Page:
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Malick’s (un)romantic musings

The world is poisoned and so are we.

To the Wonder: Bracing, like a convertible ride on a cold morning in France.
To the Wonder: Bracing, like a convertible ride on a cold morning in France.
Movie

To the Wonder ***

thumbnail

Director Terrence Malick turns his camera on the transcendent character of love - an admittedly difficult trick. Love isn't as easy to catch on film as, say, lovers (Ben Affleck and Olga Kurylenko). But Malick has an eye for turning external landscapes into signposts of the interior life: the island abbey of Mont Saint-Michel and the muck that surrounds it signifying the ecstatic rise of love and the mundane sludge that grounds it. (More troubling: the couple moves to Oklahoma and finds that the sludge is poisoned.) Even the lovers serve to point us toward their inner selves: the camera shows Affleck as a stone slab of a man, while it sends Kurylenko beating against him like waves on a cliff. Guidance comes via Javier Bardem as a parish priest struggling to find God even as he points the way. Allusive and elusive, it's also crazily beautiful.

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"Why do we come back down?” asks Marina (Olga Kurylenko) in Terrence Malick’s To the Wonder. Why, after mounting to transcendence, do we sink back willy-nilly into everything we sought to transcend? To take an example from the film: why, after we ascend into an otherworldly realm like the island abbey of Mont Saint-Michel, do we wind up tromping through the unstable muck that surrounds it?

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Well, because we’re human. Even if we believe are made for Heaven, we must make our home on Earth — whether that’s France, where Marina lives with her daughter, or Oklahoma, where she goes with her new lover Neil (Ben Affleck). Both places offer the wonder that the title mentions. France has gardens and cathedrals, Oklahoma has prairie sunsets and the neon brilliance of a Sonic burger joint. But both places are also stuffed with the deadening weight of the everyday. Tellingly, not a single glowing screen appears in the film: no TVs, no smartphones, no tablets. In short, no distractions from real life and the (wonderful, awful) real people we encounter.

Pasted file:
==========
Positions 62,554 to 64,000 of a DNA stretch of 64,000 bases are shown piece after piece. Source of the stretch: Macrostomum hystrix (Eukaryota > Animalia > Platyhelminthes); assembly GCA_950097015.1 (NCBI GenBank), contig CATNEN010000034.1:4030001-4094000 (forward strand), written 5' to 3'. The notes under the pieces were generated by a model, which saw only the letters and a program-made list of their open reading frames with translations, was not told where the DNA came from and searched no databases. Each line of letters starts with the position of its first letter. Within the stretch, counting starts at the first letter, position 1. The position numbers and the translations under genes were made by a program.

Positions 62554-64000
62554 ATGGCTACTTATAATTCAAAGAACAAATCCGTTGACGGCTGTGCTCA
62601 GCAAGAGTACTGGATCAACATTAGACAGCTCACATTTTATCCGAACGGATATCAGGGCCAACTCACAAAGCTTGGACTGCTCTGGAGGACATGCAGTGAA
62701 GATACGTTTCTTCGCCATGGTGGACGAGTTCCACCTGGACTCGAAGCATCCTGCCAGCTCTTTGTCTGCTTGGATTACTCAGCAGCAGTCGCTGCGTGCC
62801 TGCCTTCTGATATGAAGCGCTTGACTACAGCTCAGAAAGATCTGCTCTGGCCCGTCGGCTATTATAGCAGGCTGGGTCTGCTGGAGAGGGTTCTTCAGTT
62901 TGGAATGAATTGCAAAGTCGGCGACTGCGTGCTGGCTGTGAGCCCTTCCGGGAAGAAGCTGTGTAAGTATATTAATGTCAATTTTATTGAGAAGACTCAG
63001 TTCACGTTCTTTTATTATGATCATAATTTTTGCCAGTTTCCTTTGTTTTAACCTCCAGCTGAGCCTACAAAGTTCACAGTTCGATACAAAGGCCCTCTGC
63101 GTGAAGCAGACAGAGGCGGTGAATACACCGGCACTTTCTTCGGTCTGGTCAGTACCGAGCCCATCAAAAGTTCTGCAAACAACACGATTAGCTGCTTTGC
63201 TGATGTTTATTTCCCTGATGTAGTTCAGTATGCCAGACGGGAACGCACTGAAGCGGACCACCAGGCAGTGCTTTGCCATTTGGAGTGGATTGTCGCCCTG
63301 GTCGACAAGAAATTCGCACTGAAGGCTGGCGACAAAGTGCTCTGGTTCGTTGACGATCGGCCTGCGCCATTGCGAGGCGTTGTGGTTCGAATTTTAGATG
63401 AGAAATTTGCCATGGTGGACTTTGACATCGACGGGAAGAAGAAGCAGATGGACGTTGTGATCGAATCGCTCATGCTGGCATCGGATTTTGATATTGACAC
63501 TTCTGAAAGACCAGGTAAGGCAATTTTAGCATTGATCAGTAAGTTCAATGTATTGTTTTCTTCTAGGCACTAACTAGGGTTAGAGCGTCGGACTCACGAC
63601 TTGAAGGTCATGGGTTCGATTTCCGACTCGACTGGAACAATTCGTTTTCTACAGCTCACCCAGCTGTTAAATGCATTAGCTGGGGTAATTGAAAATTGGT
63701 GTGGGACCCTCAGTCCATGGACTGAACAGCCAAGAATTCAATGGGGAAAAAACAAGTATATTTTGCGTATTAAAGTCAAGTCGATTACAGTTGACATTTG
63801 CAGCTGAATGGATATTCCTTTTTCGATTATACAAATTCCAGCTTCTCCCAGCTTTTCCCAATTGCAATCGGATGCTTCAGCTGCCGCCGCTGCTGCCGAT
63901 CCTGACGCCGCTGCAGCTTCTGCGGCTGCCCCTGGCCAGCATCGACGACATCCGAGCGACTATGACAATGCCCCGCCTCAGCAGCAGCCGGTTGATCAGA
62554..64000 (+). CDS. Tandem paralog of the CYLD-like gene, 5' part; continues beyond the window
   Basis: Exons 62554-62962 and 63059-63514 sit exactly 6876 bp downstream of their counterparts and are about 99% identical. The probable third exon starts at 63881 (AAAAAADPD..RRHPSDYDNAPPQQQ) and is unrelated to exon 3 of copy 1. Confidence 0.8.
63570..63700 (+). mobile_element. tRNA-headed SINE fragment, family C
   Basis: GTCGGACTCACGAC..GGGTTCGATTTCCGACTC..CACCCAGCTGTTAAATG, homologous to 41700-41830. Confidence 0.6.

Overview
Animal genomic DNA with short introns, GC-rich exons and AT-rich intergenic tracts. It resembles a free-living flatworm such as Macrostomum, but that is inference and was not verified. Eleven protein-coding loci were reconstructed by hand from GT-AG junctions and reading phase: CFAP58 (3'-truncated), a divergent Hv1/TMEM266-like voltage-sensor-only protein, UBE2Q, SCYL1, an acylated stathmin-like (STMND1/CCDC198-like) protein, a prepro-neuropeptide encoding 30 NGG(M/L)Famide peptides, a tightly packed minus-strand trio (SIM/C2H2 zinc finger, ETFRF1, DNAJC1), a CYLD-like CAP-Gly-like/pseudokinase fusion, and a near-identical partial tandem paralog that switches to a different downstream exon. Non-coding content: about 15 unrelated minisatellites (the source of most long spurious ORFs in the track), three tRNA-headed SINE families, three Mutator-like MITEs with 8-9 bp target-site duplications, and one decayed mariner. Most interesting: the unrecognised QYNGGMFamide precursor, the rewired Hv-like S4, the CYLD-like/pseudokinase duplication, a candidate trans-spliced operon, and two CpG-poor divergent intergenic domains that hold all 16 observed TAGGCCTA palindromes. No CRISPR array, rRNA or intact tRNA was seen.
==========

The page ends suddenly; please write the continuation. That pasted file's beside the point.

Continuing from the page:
On top of that — or maybe, rather, below it, adding ballast to our earthbound selves — there is something amiss. The world is poisoned, and so are we. Affleck spends his time investigating fouled rivers and toxic dirt, but that’s not the point of the film. Like almost every exterior Malick shows us, it’s just a sign, pointing to the interior landscapes of his characters. It’s Affleck who is poisoned: the river of love that ought to flow to Marina is choked, dammed, diverted. And Marina, damaged by the failure of her first marriage, is herself closed off: if children are the fruit of love, she has taken steps to remain fruitless.

How to dramatize such an interior story? How to convey restless souls with a minimum of dramatic actions? Malick takes two approaches. First, he makes the camera move. It’s not shaky, but it’s rarely still, and when it is, it’s only for a few seconds. Neil is a stone slab of a man, but the cinematography sends Marina beating against him like waves on a cliff. Second, he gives us a man whose exterior life is devoted to care of the interior: a parish priest, Father Quintana (Javier Bardem). As a preacher, Quintana can talk about the transcendence demanded by love even as he fails in his own search for the divine. And as a minister, he can show that perhaps the best way to search for wonder that endures is to roll up our sleeves and dig into the muck.

Of course, this being Malick, nothing about To the Wonder is quite so straightforward as I may have made it seem here. Some may find its allusive, elusive character frustrating, or even obtuse. Others, myself included, may find it a respectful, even reverent approach to the mysteries of love.

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To the Wonder: Bracing, like a convertible ride on a cold morning in France.
To the Wonder: Bracing, like a convertible ride on a cold morning in France.
Movie

To the Wonder ***

thumbnail

Director Terrence Malick turns his camera on the transcendent character of love - an admittedly difficult trick. Love isn't as easy to catch on film as, say, lovers (Ben Affleck and Olga Kurylenko). But Malick has an eye for turning external landscapes into signposts of the interior life: the island abbey of Mont Saint-Michel and the muck that surrounds it signifying the ecstatic rise of love and the mundane sludge that grounds it. (More troubling: the couple moves to Oklahoma and finds that the sludge is poisoned.) Even the lovers serve to point us toward their inner selves: the camera shows Affleck as a stone slab of a man, while it sends Kurylenko beating against him like waves on a cliff. Guidance comes via Javier Bardem as a parish priest struggling to find God even as he points the way. Allusive and elusive, it's also crazily beautiful.